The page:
In my tests, I found I could carry the Streak comfortably in the pocket of loose jeans, or in a suit jacket’s inner pocket, but not in a shirt pocket or the pocket of more fitted pants. It would take up a lot of room in a small or medium-size woman’s handbag. And it looks somewhat ridiculous when held up to the ear to make a phone call.

And, despite the larger physical size of the Streak’s display, its screen resolution, which governs sharpness and how much content can fit on a screen, is lower than even the iPhone 4′s much smaller screen, and is too low to display high-resolution video (though an optional dock can output hi-res video to a TV.)

Also, the Streak comes with the outdated 1.6 version of Android, though Dell says it will eventually be upgradeable to the latest edition.

In my tests, the Streak delivered both moments of pleasure and moments of frustration. When held horizontally, the screen felt luxurious, with lots of room, and good sharpness and color, for playing video or viewing photos. Even in portrait mode, reading books using the Amazon Kindle app was a much better experience than on any smartphone I’ve tested, though not nearly as good as on the iPad or Kindle e-reader.

The screen also holds plenty of app icons and more large widgets than other Android phones I’ve tested. And there are convenient bars at the top for quickly checking notifications, adjusting wireless settings, managing screens and accessing apps that aren’t on the main screens.

The Streak also has generous memory for an Android phone. It comes with 19 gigabytes of total memory, including a removable 16 gigabyte memory card. Two gigabytes of the internal memory can be used to store apps—excellent for an Android phone, but much less than on the iPad.

Its 5-megapixel rear camera took sharp photos and fair videos, and phone calls sounded clear. The large screen was a big plus for Google’s free voice-prompted navigation app. Battery life was very good, easily lasting a full day, and the battery is removable.

But the Streak also crashed on me several times. On one occasion, it started vibrating endlessly, only stopping when I removed and replaced the battery.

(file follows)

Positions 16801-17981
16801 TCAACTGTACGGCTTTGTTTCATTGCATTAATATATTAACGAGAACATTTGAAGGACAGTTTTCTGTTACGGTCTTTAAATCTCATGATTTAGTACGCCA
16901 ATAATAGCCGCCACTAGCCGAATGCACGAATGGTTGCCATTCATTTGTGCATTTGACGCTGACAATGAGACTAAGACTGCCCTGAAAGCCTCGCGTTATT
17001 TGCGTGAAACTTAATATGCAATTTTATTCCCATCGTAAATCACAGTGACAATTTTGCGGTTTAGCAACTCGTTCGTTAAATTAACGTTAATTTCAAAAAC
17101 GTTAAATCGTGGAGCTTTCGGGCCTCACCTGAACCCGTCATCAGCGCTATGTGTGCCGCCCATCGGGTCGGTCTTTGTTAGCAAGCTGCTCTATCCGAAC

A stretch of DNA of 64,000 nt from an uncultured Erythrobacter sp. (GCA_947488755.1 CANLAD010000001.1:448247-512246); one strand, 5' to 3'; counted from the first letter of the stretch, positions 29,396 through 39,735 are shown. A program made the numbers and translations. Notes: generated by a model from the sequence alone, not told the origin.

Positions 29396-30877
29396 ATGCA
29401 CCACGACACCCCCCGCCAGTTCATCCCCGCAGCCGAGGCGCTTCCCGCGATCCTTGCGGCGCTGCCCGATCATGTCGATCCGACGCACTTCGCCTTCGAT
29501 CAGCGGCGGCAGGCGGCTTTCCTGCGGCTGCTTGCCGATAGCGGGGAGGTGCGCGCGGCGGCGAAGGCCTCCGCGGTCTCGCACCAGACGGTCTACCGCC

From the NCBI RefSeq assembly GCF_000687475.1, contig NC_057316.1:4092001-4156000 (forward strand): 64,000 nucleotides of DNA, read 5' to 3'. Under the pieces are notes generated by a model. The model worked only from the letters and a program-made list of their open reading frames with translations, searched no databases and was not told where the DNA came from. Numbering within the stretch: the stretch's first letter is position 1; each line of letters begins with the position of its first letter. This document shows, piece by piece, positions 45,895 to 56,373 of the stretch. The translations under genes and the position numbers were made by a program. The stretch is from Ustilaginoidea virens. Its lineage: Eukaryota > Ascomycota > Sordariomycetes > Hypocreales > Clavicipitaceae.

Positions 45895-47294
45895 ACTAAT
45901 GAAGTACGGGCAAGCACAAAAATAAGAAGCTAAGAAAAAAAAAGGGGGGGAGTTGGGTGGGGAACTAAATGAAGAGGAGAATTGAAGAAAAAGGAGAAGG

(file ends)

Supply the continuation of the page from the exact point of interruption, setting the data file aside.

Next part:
The device has a front-facing camera—unlike the iPad, which has no camera at all. But video calling isn’t integrated, unlike on the new iPhone, and requires you to sign up for a third-party service.

Twice the device proclaimed it couldn’t find the memory card and had to be restarted before it could. Twice, the YouTube app failed to load any content.

Also, the buttons on the top edge for turning the Streak on and off and for taking pictures are very close together and easily confused for each other. And the camera button eventually stopped working for me altogether. The speaker, located on the back, sounded tinny when playing music. And it was too easy to block the rear camera with a thumb or finger when holding the Streak naturally.

Dell sees the Streak as a tablet first, with phone calling as a secondary function. It may well appeal to people for whom the iPad is too large to carry around, yet want some of the tablet experience coupled with a phone. But tweener devices can be hard to love and Streak buyers will have to overlook some of the shortcomings I encountered.

Find Walt Mossberg’s columns and videos at the All Things Digital Web site, walt.allthingsd.com. Email him at mossberg@wsj.com.